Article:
- Amongst us, and I came to know your orders.
- If ’tis the work of art, I will explore
- The mystery soon, and woe to the deceivers:
- Think they to cast a veil before my eyes,
- And mock their sovereign? let them if they dare.
- My lord, this woman never can deceive us;
- The emperor’s son was placed beneath her care;
- A master’s child might easily attract
- The faithful servant’s love, and danger make
- The charge more precious still; the ties of nature
- Are not more strong than those of fantasy:
- But we shall soon unravel it.
- Wife of a proud Mandarin:
- One of those lettered sages who defy
- The power of kings; a numerous band! but now,
- Thank heaven, reduced by thy victorious arms
- To slavery: Zamti is the traitor’s name
- Who watches o’er the victim.
- Go, my Octar,
- Interrogate this guilty pair, and learn,
- If possible, the truth: let all our guards
- Be ready at their posts: they talk, it seems,
- Of a surprise that the Koreans mean
- To march against us on the river’s bank:
- An army hath been seen: we soon shall know
- What bold adventurers are so fond of death,
- To court destruction from the sons of war,
- And force them to depopulate the world.
End of the Second Act.
genghis, octar, osman.
- What say the captives, is the fraud discovered,
- And vengeance taken on these vile impostors?
- Have they delivered up the orphan prince
- To Octar?
- Prayers, and threats, and torments, all
- Are vain: the undaunted Zamti still persists
- In his first answer: on his open brows
- Are engraved the marks of truth: the mournful fair one,
- Whose grief but adds new lustre to her charms,
- With tears incessant and heart-rending sighs,
- Moves every heart: spite of ourselves we wept
- Her wretched fate: ne’er did my eyes behold
- A sweeter mourner: she entreats to see
- And speak with you; the conqueror of kings,
- She hopes, will hear the wretched, and in wrath
- Remember mercy; that he will protect
- A guiltless child, and show mankind his goodness
- Is like his power, unlimited. ’Twas thus,
- My lord, she spoke of you, and I have promised
- She shall have audience.
- [To one of the attendants.
- Bid her enter now,
- We shall unravel this deep mystery;
- But let her not imagine a few sighs,
- And bidden tears, can e’er impose on me:
- I have experienced all these female arts,
- But I defy them now: let her be careful,
- Her life depends on her sincerity.
- What do I see? O heaven!
- It cannot be Idame, sure my senses—
genghis, idame, octar, osman.
- My lord, I came not to solicit pardon,
- My forfeit life is yours, I ask not for it:
- Why should I wish for years of added woe?
- But spare a guiltless infant.
- Rise, Idame,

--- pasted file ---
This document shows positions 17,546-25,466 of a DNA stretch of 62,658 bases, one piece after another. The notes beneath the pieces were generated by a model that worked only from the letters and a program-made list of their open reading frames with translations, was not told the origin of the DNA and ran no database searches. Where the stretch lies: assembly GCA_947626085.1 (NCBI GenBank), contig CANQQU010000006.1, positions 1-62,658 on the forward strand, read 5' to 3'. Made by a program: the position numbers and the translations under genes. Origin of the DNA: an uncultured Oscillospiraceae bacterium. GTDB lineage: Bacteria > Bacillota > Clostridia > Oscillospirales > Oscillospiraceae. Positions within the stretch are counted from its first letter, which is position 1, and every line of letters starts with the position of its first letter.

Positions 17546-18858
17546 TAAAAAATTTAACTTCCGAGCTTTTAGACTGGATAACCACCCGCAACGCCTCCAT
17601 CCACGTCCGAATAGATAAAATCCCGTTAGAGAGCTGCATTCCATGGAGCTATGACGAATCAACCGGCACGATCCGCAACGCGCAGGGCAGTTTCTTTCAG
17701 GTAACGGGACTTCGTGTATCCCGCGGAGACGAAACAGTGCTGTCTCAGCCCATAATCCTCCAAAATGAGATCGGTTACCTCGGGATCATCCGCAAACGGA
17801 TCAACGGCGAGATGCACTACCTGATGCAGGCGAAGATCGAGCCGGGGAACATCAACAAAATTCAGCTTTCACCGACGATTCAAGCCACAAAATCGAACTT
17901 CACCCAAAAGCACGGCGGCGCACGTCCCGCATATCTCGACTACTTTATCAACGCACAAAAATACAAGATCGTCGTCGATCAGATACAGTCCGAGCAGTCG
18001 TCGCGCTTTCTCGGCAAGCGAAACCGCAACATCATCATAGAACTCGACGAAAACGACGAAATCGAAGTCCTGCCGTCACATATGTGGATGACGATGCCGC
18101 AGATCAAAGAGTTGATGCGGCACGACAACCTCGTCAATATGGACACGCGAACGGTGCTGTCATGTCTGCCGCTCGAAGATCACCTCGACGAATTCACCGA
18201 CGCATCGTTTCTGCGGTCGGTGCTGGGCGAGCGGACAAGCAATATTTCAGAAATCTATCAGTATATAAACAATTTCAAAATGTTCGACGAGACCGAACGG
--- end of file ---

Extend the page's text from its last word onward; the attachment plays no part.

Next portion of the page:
- Fate conquers all, it has deceived us both.
- If heaven hath raised a poor inhabitant
- Of Scythia, once the object of your scorn,
- To power, and splendor, you have naught to fear:
- The emperor never will avenge the wrongs
- Of Temugin; but public good demands
- The royal victim; ’tis a sacrifice
- Which must be made: for your own son, myself
- Will be his guard: I promise to protect him.
- But inform me, madam,
- What is this fraud, this mystery between you?
- For I must know it all.
- Have I not cause to hate this Zamti?
- Restore my child,
- You’ve promised it.
- His pardon must depend
- On you alone: you know I have been injured,
- My favors scorned, my orders disobeyed:
- Who is this Zamti, this respected lord,
- This husband? in that name alone comprised
- Is every guilt: what charms has he to boast
- Who braves me thus?
- He was my only comfort,
- My joy, my happiness, the best of men;
- He served his God, his country, and his king.
- How long, Idame, have you been united?
- Ever since the fatal time, when wayward fortune
- Espoused thy cause, and gave a tyrant power
- To scourge mankind.
- I understand you, madam,
- E’er since the time you mean, when I was scorned
- By a proud beauty, when this country first
- Deserved the chains which it was doomed to wear.
genghis, octar, osman.
[On one side of the stage.
idame, and zamti.
[On the other, Guords.
- What sayest thou, slave? hast thou delivered up
- The emperor’s son?
- I have, my lord, ’tis done:
- I have fulfilled my duty.
- Well thou knowest
- Nor fraud, nor insolence escape my vengeance:
- If thou hast dared to hide him from my wrath,
- He must be found, his death shall follow thine.
- [To the guards.
- Seize and destroy that infant.
- Stay, cruel tyrant, stay, is this your pity,
- Is this your promise?
- I have been deceived;
- Explain the mystery, madam, or he dies.
- I’ll tell thee all; and if it be a crime
- To follow nature, and obey her laws,
- If still thy cruel spirit thirsts for blood,
- Let all your anger light on me, but spare
- The noble Zamti: to our mutual care
- The emperor entrusted his dear son:
- Thou knowest too well what scenes of horrid slaughter
- Followed thy cruel victory, and marked
- Thy steps with blood; that might have satisfied
- A less inhuman conqueror: when thy slaves
- Demanded our last hope, the royal heir,
- My generous Zamti, faithful to his king,
- To duty gave up all, and sacrificed
- His son, nor listened to the powerful voice
- Of nature; I admired that patriot firmness
- I had not strength to imitate: alas!
- I am a mother, how could I consent
- To my child’s death? my terrors, my despair,